War Mongrels is the newest release in the Nazi-killin’ real-time with pause strategy category and it’s an exhilarating experience even if it doesn’t travel far from its inspirations..
Type: Singleplayer, Multiplayer
Genre: Action, Strategy
Developer: Destructive Creations
Publisher: Destructive Creations,
DMM Games – Asia,
Release date: 19 October, 2021
Stealthing around and offing an overwhelming enemy never gets old. Whether it’s Hitman, Metal Gear, or Desperados, each quietly eliminated foe brings you closer to God (or at least the completion of your current objectives). Success is measured in baby steps and each one is a thrilling accomplishment.
War Mongrels manages to tap into this energy to create an experience that’s both challenging and exciting. With a varied squad of heroes, a unique cinematic art style, and a worthy historical fiction story, it’s likely to impress those looking to fill another space on their digital shelf.
We Did What?!
War Mongrels begins with a pair of German soldiers who have decided that serving the Nazi regime isn’t all it was cracked up to be. One of these gentlemen volunteered due to his idealistic take on the current breed of nationalism while the other was an unwilling conscript who was pulled into the war machine against his will. Now that they’re both on the same page, your first task is directing them through their daring escape. The adventure that follows will have you collecting additional personalities for your squad and applying their many talents to take the fight directly to the boys in gray.
The story offered by War Mongrels isn’t a new one, but it’s well done all the same. The comic-like cinematics between scenarios add an enjoyable, dark, and dramatic view of the era with an art style that’s incredibly unique. Nazi leadership, for example, is often represented with wolf-like features such as sharp teeth and predatory eyes while our heroes look decidedly more human. This works well for both those looking for something more outside-the-box as well as those looking for realism in the atmosphere as the scenarios themselves take on a much more realistic approach. I was fully convinced of this at the moment when my girlfriend, who doesn’t see the appeal of historical war games, saw one of the cinematics playing and was immediately interested in what was going on. To be fair though, she did lose interest as soon as it returned to a gameplay segment.
Not Quite a BJ
Scenarios and their related gameplay are more or less what you would expect from the genre. Each character has a unique selection of skills and a preferred weapon that they use to reduce the Nazi population. There won’t be much in the way of surprises for veterans of the genre as War Mongrels doesn’t reinvent it by any means, but it does admirably in creating a well-rounded experience that is likely to pull in fans of similar titles.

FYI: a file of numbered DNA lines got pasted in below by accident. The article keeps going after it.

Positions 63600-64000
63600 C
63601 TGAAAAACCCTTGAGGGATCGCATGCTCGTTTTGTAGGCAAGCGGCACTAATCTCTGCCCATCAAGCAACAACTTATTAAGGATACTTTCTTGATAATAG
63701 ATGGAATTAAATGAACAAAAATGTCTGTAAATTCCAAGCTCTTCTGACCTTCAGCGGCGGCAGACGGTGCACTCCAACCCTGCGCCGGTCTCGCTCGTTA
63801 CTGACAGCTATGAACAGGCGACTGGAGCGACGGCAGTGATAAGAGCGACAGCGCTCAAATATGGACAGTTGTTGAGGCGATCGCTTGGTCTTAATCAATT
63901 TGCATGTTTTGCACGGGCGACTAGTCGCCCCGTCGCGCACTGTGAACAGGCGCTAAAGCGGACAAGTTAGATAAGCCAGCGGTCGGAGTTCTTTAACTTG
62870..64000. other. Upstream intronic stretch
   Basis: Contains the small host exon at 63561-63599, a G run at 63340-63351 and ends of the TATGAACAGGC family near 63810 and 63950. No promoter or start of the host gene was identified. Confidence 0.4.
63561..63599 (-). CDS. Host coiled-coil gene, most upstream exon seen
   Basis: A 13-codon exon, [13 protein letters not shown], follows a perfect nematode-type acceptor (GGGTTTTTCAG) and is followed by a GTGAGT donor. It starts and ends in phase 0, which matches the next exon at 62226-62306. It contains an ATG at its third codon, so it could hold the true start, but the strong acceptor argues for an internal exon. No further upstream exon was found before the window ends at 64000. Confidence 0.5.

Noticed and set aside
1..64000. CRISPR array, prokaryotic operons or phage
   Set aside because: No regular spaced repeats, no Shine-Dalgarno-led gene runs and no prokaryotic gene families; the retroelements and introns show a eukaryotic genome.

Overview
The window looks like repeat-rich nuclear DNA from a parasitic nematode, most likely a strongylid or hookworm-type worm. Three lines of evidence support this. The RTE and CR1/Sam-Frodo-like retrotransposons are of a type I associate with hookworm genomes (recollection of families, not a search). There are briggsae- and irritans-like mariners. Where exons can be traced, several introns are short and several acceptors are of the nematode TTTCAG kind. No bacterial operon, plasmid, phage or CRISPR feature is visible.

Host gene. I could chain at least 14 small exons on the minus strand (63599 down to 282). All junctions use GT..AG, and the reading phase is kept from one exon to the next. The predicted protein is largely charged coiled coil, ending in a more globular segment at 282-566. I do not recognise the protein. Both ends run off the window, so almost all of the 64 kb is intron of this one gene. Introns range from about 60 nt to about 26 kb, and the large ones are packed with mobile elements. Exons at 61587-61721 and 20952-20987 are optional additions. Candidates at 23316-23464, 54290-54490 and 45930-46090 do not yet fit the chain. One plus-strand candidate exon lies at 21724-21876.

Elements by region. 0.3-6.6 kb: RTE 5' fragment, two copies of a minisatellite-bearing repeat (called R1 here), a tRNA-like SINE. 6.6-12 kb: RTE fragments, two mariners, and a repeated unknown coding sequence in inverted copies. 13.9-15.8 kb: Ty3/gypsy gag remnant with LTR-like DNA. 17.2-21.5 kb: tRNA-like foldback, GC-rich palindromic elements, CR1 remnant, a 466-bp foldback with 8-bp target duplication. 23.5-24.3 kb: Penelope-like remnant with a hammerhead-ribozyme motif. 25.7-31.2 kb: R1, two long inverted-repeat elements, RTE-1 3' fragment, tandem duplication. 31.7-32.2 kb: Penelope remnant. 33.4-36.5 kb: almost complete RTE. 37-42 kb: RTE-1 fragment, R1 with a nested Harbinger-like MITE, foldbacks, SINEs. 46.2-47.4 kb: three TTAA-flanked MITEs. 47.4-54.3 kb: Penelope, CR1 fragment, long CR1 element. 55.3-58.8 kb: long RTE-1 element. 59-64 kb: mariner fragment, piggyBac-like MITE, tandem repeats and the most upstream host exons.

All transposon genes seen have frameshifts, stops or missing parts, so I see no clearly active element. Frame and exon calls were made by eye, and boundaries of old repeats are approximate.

Character design is the focal point of the title. Every character is a badass whether they’re sniping from afar, walking through the enemy ranks dressed as the enemy, or knocking their foes out in an instant with a single punch, but they’re also vulnerable if you drop the ball. They’re easily the match of any single Nazi, but they’re by no means B.J. Blazkowicz who can kick in the door guns blazing and off thirty of their enemies at once. Bullets hurt and you’d do well to knife as many of your threats in the dark before you end up in a shootout with them. That said, you’ll get some time in the sun when you successfully hop onto a strategically placed machine gun and annihilate hordes of unsuspecting grunts.
There’s Always a Catch
Although War Mongrels has a lot of strengths, there’s still a number of bugs that show their heads as you play. With a respectable autosave system, they’re more likely to be minor inconveniences than truly game-breaking, but they’re frequent enough that they do get frustrating over time. Pathing and the time-freezing planning mechanic seemed the be the most riddled with these issues as characters would often take an oddly roundabout way and get spotted while stealthing or hurry along on their designated task as a team and not trigger the ability they were supposed to. It’s a bit disheartening to watch your super squad stealth up to an enemy and then circle around them directly into their line-of-sight to haymaker them instead of donkey punching them from behind, but at least the last save was usually only ten seconds earlier.
War Mongrels is a strong entry in the squad-based RTS genre. Similar titles end up reaching from terrible to fantastic but I don’t feel that I’m taking much of a risk in boldly stating that this is one of the better ones out there. If you’re a fan of these types of games, you owe it to yourself to check it out. That said, the price tag is pushing it, and buying it at full price would be a hard sell to me, especially with the number of bugs that still haven’t been squashed. Wait for a sale on this one, or if you’re already sold on it, at least wait for the bugs to be exterminated.